You should see this guy. He’s 30 years old, earns ¥1.2 billion a year, drives (or rather is driven in) a Rolls-Royce for which he plonked down ¥70 million in cash (the interior roof, at an additional cost of ¥4 million, is star-studded like a planetarium); he rents five Tokyo residences with monthly rents in the ¥3 million range …
I could go on, but the point is made: This is pretty good for a former juvenile delinquent who dropped out of high school at 17 and had little enough, so it seemed, to look forward to.
His name, Tsubasa Yozawa, will be familiar to some — to many, if Spa magazine’s profile of him doesn’t exaggerate — as a symbol of the nouveau-nouveau-riche- riche, of what we can all aspire to — or could, if we possessed whatever mysterious quality it is that sets a Yozawa apart from the rest of us, languishing in financial mediocrity and all the collateral mediocrity that entails.
What quality is it? Yozawa offers 15 concise “keys to success,” 13 of which are conventional, the remaining two revealing: “Pride is something you don’t need” and “Believe you’re a genius!” For most of us, of course, that last would involve belief in the face of clear evidence to the contrary — the capacity for which, come to think of it, may itself be a symptom of genius.
With no pride and with a belief in your own genius, it really should be possible to do just about anything. After leaving school Yozawa hung out for a time with the gangster-in-embryo bōsōzoku hot-rodder set; in his spare time he passed a high-school makeup test that got him into Waseda University. In his third year he started his own clothing business.
He made a quick fortune, then just as quickly lost it — he went bankrupt. It’s the sort of experience that either destroys you or strengthens you. Rebounding quickly, Yozawa launched a Net business, then founded his Free Agent Style Holding Co. Spa is sparse on detail but we can infer all we need to know from the title of one of Yozawa’s two best-selling books: “Byosoku de Ichi-oku En Kasegu Joken” (“How to Make ¥100 Million in Seconds”). Know your markets, keep your eyes open, seize your chances. What sounds simple never is, but pays big when it works.
OK, then there’s the rest of us. Spa has always prided itself on catering to young, primarily male readers. “Young” used to mean the 20s but lately, as demographic developments erode that segment, it has incorporated the 30s. This is the generation that the long-deflated economy failed. Good secure jobs are scarce, earnings are stagnant, and discouragement — not to mention clinical depression sometimes edging toward suicidal — has taken its toll. The Yozawa profile is phase one of Spa’s encouragement campaign. Phase two is a package of articles titled, most encouragingly, “Even stupid people can make money.”
The funny thing is, it seems to be true. “Why didn’t I think of that?” is the thought that keeps running through your mind as you read. Or maybe you did think of it but decided, “No — impossible!” This, for example: A 26-year-old man, a standard-issue company employee to all outward appearances, lives in a rather nifty-looking rented house, nothing terribly special about it except its retro 1970s look: tatami flooring, sliding doors — even a functioning VTR, if you remember what that is.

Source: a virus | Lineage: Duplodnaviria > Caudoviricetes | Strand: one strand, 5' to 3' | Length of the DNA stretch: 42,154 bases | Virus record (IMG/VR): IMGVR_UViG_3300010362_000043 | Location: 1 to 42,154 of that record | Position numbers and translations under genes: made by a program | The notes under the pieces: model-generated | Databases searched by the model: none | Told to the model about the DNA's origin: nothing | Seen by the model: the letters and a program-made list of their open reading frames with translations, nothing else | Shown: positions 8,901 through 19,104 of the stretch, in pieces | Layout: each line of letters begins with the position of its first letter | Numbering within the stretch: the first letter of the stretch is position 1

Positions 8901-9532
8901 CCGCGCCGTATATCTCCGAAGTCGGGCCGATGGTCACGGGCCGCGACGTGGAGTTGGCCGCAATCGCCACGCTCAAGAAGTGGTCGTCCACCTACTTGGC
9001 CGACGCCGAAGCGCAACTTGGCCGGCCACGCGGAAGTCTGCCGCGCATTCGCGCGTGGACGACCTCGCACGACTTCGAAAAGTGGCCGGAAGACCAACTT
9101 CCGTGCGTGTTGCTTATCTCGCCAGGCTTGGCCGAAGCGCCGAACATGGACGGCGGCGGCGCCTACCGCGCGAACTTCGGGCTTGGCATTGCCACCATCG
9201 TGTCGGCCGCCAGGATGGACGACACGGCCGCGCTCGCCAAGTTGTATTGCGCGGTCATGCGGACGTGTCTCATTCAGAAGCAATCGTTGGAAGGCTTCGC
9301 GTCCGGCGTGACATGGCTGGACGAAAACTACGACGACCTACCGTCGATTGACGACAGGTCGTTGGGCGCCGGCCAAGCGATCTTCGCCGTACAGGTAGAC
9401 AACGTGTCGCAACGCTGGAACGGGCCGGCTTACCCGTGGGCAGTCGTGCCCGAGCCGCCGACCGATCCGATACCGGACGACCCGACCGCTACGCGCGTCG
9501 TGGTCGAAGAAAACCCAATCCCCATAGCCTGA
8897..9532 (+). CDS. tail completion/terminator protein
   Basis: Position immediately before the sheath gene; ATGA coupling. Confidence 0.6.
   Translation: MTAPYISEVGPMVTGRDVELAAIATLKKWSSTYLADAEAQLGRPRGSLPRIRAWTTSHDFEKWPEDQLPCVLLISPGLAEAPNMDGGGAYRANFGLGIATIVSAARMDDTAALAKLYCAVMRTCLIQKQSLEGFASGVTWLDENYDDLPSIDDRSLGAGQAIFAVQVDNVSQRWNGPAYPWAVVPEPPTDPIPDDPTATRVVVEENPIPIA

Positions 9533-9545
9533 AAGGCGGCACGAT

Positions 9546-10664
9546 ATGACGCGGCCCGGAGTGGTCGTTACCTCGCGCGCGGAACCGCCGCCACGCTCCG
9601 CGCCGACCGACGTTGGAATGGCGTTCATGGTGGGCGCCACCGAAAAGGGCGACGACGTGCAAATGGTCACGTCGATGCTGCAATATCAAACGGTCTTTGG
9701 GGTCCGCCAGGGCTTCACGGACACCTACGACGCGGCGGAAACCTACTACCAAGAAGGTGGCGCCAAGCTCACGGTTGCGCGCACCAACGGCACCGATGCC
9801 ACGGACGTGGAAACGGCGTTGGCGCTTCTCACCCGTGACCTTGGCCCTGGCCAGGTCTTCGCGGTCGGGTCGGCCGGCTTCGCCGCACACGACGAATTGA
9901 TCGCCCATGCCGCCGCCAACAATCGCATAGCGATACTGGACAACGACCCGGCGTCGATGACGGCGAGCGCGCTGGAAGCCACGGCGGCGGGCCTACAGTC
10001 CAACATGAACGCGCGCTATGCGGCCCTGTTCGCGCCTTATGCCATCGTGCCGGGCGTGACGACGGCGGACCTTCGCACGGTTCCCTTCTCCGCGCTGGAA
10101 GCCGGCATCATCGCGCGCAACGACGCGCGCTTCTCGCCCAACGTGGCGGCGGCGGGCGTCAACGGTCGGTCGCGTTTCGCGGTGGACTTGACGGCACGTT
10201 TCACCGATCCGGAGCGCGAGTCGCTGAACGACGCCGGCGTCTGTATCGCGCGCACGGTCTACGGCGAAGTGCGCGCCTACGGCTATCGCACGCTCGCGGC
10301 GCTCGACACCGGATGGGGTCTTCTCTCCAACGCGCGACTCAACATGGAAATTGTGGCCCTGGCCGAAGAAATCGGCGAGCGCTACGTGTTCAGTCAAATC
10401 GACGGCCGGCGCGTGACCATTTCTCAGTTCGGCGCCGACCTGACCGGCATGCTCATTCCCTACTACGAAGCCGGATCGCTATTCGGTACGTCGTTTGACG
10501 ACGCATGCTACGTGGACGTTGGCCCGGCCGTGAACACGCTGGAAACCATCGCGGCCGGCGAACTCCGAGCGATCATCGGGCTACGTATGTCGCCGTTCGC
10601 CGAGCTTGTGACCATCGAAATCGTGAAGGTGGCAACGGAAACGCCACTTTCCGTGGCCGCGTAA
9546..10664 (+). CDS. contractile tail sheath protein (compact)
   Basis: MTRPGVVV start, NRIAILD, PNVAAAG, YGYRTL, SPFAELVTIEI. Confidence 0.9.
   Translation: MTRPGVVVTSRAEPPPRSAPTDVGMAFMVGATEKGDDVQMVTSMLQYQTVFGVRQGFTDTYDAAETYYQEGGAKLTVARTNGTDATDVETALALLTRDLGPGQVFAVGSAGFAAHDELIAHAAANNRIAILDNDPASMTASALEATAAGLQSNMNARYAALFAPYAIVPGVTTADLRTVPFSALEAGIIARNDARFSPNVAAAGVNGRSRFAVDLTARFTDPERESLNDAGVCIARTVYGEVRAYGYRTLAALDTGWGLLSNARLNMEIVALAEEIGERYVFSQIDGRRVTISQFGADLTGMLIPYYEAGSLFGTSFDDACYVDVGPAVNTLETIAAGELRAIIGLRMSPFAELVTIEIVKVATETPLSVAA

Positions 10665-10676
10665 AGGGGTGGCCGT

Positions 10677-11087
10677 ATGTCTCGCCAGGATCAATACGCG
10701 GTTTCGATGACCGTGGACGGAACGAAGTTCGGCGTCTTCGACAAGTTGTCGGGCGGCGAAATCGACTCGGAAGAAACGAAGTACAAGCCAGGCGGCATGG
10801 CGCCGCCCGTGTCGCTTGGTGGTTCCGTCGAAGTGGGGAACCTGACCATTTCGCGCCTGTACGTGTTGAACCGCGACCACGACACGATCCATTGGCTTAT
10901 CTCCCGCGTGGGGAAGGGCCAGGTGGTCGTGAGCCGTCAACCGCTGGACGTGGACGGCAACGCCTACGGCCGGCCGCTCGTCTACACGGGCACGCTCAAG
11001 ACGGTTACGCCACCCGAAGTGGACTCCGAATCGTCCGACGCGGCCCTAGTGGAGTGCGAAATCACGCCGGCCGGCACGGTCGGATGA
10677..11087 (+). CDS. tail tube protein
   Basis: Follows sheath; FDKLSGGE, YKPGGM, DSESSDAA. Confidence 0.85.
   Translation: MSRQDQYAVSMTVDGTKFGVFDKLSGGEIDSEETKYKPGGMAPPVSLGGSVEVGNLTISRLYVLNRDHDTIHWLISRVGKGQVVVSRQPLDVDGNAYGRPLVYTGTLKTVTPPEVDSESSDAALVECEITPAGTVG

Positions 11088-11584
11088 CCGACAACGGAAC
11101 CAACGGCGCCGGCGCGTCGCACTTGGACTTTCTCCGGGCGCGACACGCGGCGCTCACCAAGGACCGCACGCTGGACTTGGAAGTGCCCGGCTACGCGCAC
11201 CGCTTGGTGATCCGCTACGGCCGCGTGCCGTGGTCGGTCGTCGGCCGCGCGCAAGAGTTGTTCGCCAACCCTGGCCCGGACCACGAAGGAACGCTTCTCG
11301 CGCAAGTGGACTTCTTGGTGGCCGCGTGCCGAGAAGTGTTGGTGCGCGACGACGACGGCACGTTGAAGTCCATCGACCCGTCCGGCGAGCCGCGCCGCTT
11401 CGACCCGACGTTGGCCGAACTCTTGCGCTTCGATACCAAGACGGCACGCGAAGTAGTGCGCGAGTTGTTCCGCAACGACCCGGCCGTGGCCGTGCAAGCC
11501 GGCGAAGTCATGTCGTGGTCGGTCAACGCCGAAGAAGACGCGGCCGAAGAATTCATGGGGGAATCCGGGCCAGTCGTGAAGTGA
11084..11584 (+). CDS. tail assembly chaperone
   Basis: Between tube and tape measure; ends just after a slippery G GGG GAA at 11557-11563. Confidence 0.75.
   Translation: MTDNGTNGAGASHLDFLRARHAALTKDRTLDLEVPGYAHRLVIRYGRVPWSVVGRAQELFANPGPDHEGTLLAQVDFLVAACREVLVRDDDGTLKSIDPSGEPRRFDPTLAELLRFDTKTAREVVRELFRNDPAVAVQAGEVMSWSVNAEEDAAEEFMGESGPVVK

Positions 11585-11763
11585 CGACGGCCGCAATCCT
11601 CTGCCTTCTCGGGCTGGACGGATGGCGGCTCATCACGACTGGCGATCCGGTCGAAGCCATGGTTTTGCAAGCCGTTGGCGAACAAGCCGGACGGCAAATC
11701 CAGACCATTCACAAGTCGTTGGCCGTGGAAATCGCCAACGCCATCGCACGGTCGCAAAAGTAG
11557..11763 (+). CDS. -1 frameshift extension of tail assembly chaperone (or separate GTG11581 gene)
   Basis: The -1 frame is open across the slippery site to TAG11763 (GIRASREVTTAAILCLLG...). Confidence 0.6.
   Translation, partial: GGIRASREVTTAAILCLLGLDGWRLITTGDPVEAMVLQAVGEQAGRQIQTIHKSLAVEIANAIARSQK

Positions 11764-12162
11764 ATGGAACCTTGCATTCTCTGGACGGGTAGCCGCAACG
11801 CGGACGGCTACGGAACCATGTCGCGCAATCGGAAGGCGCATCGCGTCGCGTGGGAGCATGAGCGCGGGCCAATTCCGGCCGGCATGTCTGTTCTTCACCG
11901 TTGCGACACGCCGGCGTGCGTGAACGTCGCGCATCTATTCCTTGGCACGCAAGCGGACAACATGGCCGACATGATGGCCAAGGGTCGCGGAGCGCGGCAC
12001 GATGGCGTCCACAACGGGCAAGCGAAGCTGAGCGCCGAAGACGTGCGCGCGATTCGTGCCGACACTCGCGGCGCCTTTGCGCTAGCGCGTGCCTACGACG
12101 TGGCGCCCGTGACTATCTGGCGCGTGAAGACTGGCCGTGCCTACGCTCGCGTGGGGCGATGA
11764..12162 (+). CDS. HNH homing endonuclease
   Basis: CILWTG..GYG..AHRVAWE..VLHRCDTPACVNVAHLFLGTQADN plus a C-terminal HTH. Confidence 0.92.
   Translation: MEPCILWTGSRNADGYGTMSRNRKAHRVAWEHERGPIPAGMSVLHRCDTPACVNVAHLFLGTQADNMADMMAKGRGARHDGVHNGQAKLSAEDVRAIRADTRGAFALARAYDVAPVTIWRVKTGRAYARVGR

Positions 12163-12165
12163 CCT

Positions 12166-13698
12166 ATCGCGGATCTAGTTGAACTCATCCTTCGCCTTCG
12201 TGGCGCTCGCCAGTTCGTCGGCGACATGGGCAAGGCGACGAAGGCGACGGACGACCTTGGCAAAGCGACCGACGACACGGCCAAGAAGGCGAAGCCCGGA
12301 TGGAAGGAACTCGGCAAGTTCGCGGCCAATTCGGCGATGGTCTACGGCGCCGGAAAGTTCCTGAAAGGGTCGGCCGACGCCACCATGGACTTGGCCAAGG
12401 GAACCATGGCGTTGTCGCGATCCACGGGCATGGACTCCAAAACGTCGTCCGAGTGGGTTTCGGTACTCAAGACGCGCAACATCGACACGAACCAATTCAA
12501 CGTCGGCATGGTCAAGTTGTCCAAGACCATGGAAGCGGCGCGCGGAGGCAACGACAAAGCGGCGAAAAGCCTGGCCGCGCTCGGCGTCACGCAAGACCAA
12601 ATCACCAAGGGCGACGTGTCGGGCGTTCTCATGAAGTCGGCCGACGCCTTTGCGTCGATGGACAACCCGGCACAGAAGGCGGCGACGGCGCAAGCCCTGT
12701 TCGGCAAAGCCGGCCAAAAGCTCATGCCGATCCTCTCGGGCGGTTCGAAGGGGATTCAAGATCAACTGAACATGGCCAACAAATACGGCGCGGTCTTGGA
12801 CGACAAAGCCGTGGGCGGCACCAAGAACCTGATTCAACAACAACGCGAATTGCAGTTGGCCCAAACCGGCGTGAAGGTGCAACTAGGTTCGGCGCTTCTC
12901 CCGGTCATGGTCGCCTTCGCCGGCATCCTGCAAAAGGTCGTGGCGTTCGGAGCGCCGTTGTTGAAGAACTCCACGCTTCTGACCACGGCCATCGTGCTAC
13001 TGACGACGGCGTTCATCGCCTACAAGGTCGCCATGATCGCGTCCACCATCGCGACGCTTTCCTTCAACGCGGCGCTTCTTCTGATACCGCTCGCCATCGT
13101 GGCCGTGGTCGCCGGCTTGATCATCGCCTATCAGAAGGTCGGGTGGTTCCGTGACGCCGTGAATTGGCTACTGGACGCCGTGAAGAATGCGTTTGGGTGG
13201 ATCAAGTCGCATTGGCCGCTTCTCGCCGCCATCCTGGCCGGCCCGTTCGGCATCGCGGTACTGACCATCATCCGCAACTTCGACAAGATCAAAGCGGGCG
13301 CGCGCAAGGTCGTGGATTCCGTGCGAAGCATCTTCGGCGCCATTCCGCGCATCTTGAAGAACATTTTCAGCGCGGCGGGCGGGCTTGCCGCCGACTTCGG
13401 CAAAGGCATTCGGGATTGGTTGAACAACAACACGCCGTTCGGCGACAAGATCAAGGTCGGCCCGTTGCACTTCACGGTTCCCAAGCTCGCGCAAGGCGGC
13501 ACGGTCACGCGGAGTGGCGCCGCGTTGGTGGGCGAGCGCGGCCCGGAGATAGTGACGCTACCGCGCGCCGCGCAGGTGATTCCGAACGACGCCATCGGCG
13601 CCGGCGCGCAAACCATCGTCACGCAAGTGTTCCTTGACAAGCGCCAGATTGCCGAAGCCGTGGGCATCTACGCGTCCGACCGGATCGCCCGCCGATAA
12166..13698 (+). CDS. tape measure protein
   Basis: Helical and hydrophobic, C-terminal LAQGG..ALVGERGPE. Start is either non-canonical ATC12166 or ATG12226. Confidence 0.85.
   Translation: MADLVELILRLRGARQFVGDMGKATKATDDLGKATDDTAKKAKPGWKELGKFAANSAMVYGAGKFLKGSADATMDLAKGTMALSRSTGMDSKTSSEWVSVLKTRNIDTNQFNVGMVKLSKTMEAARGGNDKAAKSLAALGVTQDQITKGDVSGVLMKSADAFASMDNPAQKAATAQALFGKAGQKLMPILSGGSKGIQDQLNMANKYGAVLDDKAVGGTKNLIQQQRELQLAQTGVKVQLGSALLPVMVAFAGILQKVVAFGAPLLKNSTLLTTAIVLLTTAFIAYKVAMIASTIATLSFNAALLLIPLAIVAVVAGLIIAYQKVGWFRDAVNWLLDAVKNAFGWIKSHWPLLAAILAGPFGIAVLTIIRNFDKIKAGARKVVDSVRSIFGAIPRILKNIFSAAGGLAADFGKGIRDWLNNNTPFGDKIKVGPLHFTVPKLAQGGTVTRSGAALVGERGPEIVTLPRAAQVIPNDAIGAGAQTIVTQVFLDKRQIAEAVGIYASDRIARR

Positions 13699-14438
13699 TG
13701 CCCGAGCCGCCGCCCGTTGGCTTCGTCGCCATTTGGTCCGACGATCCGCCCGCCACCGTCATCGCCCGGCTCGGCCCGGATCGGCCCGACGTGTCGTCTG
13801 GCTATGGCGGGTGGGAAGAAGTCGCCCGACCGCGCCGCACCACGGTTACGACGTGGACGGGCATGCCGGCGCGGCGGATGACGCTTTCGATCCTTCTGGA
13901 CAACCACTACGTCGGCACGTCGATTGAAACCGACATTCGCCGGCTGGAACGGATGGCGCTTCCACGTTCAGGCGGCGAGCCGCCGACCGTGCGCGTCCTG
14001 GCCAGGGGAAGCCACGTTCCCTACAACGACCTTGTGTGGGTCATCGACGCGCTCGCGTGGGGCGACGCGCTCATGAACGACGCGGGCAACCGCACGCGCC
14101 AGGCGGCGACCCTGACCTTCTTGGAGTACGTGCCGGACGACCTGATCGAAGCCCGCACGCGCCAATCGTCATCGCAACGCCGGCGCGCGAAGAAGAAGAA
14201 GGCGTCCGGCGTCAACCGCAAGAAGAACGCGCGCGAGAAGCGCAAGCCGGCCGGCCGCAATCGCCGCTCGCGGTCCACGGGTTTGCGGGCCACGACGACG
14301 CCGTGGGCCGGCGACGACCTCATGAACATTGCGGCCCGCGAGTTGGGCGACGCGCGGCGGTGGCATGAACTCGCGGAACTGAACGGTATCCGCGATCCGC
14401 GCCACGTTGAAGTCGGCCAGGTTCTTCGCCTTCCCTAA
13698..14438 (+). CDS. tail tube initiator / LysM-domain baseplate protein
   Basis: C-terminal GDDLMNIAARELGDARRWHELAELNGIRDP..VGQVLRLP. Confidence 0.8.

So what? Well, his brainwave was to register with an outfit called Rokesuta, which specializes in finding settings for films and TV dramas. Producers and directors find the house appealing, and a lot of filming goes on there. They pay him for it. All he has to do is make himself scarce for a few hours.
Once the crew stayed overnight — and paid him ¥100,000. That’s unusually high. On average he makes ¥150,000 a month — not a living wage, unless very modest living suits you, but as an income supplement, effortlessly earned, it’s not bad.
Isn’t it inconvenient? he’s asked. Doesn’t he worry about, or isn’t he haunted by, what may be going on in his absence, especially when the filming in question is of the porno variety?
“Oh no,” he says. “On the contrary, they not only pay me, they keep my house clean, so I kill two birds with one stone! If they move the furniture, they’re always very careful to put it back.” Then, of course, there’s the thrill of seeing your own home on TV.
This is one of the “best 20” ideas along these lines, ranking fourth in terms of income. It’s basically hobby stuff; most of Spa’s featured entrepreneurs have full-time jobs. Ranking first is a certain “Mr. Oga,” who’s 31 and pulls in ¥1.55 million a month renting out “share houses,” capitalizing on a trend that caught fire in Tokyo four or so years ago and involves strangers moving in together for economy and companionship. Oga buys up old houses, renovates them for shared living, and has no trouble filling his rooms with tenants pleased to pay much less rent than they would if living alone or making rental arrangements through real-estate agents.
Second place goes to a trafficker in, of all things, contact lenses. He (or she) buys them online from suppliers in South Korea, where they’re comparatively cheap, and sells them at a profit in Japan, earning on average ¥500,000 a month.
There’s a specialist in cursing. This seems pregnant with commercial possibilities. We all have someone — boss, ex-lover — we’d lay a curse on if we only knew how. This person does know how. He (she?) won’t disclose his (her?) earnings, but claims 30 to 50 orders a month and ranks 14th.
It gets hairy sometimes. Ranking ninth in terms of income is a man who does nothing except receive mail — packages — on behalf of others. These others have good reason not to use their own addresses. The packages come from China. They contain illegal stimulant drugs. The pay is good: up to ¥2.4 million per package.
There’s a catch, it goes without saying: Getting caught — unlikely but not impossible — could mean prison.
Would you take the chance?
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